Following the Uniservo design, as much as possible of the common electronics and power went into the control unit, to minimize cost and space. The electronics of the early 1950s was based on vacuum tubes, along with relays, to perform all the logical functions of the tape systems. Later, crystal diodes were used to provide more compact and energy- efficient logic electronics. Nonetheless, the early tape systems used hundreds of vacuum tubes in pluggable units of eight tubes.

Early on in the recording system development, all the encoding techniques for digital data had problems. Either there were more transitions per bit of data than needed, lowering the upper limit of the recording data density achievable and reducing the recording margin to perturbations, or there were too few transitions to provide reliable clocking data to keep all 7 tracks in synchronism. Byron Phelps was the project leader of the recording engineering team, and he developed a new code he named NRZI, a form of non-return-to-zero encoding. This code is still used today because it provides a good compromise between the transitions per bit and the data clocking needs.

The NRZI code is not self-clocking and requires the recording format to provide some means of clocking data. Thus a complementary track was recorded in the second track of a 2-track parallel system. The second track was recorded with exactly the opposite signal to the data track, so that a "one" was guaranteed in one or the other track, providing the necessary clock bit per character. This limited the data rate to 7500 b/s, or 1250 (6-bit) c/s. While fast compared to the punched card, this data rate was well below the interface speed and the computer data rate.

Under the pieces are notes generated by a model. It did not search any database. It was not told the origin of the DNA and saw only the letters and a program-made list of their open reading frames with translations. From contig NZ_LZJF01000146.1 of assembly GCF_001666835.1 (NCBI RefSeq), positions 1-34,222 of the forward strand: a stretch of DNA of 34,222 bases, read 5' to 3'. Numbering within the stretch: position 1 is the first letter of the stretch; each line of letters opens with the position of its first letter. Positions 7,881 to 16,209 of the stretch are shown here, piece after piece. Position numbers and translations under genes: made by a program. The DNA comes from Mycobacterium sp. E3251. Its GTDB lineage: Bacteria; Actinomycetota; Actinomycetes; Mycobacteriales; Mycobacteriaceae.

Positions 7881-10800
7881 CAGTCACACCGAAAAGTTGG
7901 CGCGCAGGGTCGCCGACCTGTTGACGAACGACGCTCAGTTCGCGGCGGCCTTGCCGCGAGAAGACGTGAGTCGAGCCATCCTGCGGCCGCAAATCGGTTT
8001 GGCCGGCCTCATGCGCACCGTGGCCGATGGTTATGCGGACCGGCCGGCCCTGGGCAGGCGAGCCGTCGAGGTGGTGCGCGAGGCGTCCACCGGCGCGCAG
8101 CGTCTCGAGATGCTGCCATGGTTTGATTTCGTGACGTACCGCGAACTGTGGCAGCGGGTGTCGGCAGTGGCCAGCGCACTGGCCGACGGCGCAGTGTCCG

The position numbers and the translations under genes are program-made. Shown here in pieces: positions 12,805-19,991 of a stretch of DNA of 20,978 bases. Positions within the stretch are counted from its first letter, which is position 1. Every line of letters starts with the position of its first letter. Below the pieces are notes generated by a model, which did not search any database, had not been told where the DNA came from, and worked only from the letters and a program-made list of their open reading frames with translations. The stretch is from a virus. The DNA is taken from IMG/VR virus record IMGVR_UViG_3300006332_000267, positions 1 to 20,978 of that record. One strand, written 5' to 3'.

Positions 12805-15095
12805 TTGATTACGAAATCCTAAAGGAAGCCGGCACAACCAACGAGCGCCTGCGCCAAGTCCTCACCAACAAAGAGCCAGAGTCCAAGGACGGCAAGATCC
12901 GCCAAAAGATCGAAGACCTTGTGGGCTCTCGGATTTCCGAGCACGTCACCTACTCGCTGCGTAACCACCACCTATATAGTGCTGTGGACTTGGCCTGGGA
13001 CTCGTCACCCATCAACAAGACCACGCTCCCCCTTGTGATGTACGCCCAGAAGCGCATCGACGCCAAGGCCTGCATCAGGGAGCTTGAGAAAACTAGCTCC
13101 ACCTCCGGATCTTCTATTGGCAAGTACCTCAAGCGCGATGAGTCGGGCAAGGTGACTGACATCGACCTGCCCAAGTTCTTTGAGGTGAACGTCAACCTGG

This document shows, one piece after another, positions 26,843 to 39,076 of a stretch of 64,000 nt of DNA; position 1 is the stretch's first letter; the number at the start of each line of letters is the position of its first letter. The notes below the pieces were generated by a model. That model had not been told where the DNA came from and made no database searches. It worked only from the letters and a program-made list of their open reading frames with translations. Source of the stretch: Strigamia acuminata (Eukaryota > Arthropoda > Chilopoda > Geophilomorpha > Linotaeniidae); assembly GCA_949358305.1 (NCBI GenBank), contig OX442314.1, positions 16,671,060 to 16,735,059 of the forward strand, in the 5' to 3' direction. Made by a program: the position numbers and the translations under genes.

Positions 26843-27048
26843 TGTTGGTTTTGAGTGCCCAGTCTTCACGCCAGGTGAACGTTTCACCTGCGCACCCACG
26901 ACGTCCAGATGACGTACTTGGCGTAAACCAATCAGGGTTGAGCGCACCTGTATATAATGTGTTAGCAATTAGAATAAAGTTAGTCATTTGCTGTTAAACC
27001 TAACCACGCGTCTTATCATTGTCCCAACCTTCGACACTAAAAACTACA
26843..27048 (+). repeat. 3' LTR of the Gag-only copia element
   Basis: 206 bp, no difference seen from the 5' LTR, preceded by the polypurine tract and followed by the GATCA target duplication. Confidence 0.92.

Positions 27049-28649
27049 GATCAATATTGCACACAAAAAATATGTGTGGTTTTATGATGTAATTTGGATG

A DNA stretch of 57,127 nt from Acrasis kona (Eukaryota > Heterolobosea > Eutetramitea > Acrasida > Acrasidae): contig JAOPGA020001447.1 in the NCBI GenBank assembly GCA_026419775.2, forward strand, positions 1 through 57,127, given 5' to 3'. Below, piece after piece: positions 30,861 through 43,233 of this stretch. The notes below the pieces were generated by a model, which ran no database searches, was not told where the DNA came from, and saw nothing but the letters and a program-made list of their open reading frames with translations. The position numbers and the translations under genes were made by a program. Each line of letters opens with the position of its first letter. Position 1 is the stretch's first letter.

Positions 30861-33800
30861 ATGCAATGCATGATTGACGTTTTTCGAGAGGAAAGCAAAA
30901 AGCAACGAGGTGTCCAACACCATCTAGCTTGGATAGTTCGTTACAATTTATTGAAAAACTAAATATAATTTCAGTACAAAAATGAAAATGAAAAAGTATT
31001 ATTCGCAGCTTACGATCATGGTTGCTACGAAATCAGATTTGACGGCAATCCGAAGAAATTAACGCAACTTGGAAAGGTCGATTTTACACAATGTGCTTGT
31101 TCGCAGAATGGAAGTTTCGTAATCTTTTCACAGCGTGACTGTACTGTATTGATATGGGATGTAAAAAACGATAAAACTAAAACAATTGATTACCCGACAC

260 Chapter 17 Data Storage on Tape

The 2-track system was soon replaced with a 0.5-inch tape drive with 7 tracks in parallel: 6 data tracks plus an odd parity track. The choice of odd parity gave a minimum of one bit per character, satisfying the need for clocking data. The latter was true only if all the bits in a track were read prior to any bits of the subsequent character being read. When bits from other characters were read early, it was mainly because the guiding accuracy of the tape path was inadequate. If the tape "fishtailed" through the head guide system, the linear bit density achievable was reduced.